From a very young age I remember playing video games with a fervor and passion that bordered on addiction, going as far as being late to my first day of first grade because I insisted on getting past whatever level it was in Super Mario Bros. that had the black background with the white trees. I remember realizing that reading in Final Fantasy was not optional.
Of the tons of birthday parties held at my house, there were girls present at most of them, oddly enough. However, when it was time to go into the "Nintendo" room for some four-player good times, the girls either were outside or did not bother to come that far into the house. At the time, I didn't worry too much about their absence; I was too busy yelling about people shooting potions and food in Gauntlet.
My early gaming years were a decidedly male thing. I didn't even consider the fact that girls could play games, except for my older sister's ability to school me in Galaga and Tetris consistently. Why the girls down the street didn't want to play this awesome new game was not something I concerned myself with, but in retrospect, I probably should have.
The year 1995 found me watching the launch of Windows 95 on the big wooden TV that had been relegated to Nintendo room use. I received this gift because my father decided it was too raggedy for anything besides Nintendo. In a few short months, BOOM: Pentium 133 MHz, 16 megabytes of RAM and a real ISP — none of that AOL nonsense. Now that I was happily wandering the Internet with no supervision whatsoever, I was to exposed to larger groups of people. Today there are privacy concerns, but back then we didn't have digital cameras or webcams just scanned 3x5s.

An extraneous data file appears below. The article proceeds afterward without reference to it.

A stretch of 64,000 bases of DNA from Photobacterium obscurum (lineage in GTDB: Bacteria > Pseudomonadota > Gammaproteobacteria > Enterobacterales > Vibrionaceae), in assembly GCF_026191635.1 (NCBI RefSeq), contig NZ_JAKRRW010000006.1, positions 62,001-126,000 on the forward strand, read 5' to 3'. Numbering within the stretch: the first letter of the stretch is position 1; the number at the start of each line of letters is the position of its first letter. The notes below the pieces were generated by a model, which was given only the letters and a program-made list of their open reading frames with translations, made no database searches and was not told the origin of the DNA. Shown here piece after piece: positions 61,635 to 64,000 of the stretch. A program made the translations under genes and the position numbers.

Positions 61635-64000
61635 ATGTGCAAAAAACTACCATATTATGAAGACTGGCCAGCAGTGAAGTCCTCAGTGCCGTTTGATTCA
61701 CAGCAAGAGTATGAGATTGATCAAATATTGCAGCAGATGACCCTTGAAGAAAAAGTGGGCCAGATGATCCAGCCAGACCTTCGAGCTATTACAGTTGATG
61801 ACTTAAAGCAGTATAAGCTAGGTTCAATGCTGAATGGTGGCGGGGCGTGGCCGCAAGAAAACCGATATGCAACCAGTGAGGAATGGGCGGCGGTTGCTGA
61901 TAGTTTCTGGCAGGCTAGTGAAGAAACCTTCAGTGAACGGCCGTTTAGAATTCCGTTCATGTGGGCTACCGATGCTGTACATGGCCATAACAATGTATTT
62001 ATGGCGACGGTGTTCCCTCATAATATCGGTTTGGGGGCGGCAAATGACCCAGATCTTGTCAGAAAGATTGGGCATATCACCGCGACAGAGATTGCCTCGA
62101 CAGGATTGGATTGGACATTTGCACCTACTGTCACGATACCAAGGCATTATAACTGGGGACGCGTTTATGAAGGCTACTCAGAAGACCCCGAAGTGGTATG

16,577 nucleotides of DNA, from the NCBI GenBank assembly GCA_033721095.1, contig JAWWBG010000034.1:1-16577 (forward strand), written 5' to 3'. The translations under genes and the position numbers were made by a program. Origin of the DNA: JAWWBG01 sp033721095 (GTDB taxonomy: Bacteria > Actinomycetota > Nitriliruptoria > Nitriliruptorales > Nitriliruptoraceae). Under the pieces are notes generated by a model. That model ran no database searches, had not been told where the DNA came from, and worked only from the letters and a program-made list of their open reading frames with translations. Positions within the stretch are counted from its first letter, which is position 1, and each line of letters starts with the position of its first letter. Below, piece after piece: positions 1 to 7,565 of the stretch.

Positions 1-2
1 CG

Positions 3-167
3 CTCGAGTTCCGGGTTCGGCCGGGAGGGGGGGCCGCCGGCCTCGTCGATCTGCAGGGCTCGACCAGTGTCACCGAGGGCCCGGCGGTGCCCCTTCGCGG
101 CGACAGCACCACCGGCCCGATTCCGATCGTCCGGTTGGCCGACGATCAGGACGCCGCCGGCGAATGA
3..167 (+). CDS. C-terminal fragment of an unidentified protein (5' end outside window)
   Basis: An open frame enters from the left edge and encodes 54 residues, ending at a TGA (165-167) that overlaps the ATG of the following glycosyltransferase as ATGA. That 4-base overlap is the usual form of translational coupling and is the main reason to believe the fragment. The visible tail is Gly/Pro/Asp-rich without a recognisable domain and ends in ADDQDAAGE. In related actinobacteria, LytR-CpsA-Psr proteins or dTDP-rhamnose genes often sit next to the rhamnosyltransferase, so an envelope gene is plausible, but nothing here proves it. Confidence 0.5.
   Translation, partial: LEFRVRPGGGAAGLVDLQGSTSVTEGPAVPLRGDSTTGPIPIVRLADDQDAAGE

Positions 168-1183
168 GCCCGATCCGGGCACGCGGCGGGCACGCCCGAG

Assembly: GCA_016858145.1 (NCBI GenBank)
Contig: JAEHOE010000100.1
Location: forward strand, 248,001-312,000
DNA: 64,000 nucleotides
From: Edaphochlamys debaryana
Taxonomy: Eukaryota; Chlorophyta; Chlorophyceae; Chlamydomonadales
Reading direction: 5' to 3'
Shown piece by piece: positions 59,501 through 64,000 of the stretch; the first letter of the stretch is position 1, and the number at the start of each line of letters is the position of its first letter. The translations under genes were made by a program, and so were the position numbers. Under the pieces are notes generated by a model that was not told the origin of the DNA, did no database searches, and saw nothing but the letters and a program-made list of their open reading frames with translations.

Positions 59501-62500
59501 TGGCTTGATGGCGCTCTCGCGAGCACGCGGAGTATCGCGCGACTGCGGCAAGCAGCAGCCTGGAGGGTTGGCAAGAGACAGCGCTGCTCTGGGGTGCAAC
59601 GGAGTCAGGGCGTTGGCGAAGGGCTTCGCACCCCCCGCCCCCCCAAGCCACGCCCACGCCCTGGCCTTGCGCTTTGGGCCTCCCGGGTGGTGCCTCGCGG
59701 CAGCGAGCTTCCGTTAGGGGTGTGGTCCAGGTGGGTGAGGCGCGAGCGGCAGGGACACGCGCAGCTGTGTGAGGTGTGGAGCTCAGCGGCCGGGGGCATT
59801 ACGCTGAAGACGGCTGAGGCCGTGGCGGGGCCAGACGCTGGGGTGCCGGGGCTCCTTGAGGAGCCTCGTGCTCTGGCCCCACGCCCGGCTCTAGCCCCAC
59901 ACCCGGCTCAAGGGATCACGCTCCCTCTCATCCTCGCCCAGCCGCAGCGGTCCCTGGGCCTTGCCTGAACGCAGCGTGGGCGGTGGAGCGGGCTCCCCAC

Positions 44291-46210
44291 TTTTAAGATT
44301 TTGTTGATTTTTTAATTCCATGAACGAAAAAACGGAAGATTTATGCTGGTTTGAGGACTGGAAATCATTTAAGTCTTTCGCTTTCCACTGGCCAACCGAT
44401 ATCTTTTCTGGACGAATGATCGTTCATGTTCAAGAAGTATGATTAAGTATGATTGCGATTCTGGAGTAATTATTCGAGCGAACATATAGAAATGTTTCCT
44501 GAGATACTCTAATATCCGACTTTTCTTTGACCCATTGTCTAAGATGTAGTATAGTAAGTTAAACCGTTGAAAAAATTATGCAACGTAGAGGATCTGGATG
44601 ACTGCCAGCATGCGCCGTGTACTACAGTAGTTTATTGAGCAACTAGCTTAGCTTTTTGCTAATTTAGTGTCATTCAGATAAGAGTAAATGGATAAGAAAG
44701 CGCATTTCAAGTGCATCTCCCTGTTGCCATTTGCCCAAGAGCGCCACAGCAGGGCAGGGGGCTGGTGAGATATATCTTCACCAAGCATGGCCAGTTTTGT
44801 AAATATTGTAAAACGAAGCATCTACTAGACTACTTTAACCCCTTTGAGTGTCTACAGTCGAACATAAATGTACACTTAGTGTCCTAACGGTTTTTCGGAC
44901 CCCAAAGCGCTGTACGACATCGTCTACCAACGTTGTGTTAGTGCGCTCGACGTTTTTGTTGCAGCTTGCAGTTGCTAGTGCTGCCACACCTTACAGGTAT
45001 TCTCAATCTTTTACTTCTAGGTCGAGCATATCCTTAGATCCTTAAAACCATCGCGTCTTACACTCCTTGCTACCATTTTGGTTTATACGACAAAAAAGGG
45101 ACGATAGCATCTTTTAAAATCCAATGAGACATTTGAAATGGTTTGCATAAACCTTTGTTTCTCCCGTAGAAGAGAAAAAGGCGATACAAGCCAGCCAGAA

On the Internet I actually met real, live girls. Oddly enough, a large concentration of the ones I met online lived in Texas or the East Coast — not even remotely within my sphere of influence, so meetups were a rare thing. As the years progressed, something happened that would go on to change my life and influence my dealings with others permanently. This thing was PAX: the Penny Arcade Expo. Having attended E3 in the past, I was prepared for the conventional show, but the after parties, concerts and pub-crawls...It was like being in Nerd Hollywood! Compared to women I have encountered over the years, the women I have met at PAX are amazing. Witty, intelligent, beautiful; the list could go on for a while but it does not really need to be said. The so-called geek, nerdy, gamer girls are truly coming into their own and do not need anyone to tell them. When I saw the website Pretty Gamer starting, I jumped at the chance to join. I want to offer my opinions on various geekery as a male who does not suffer from the Internet malady of being a white knight. I know these Pretty Gamers do not need anyone to defend them because they can clearly handle themselves.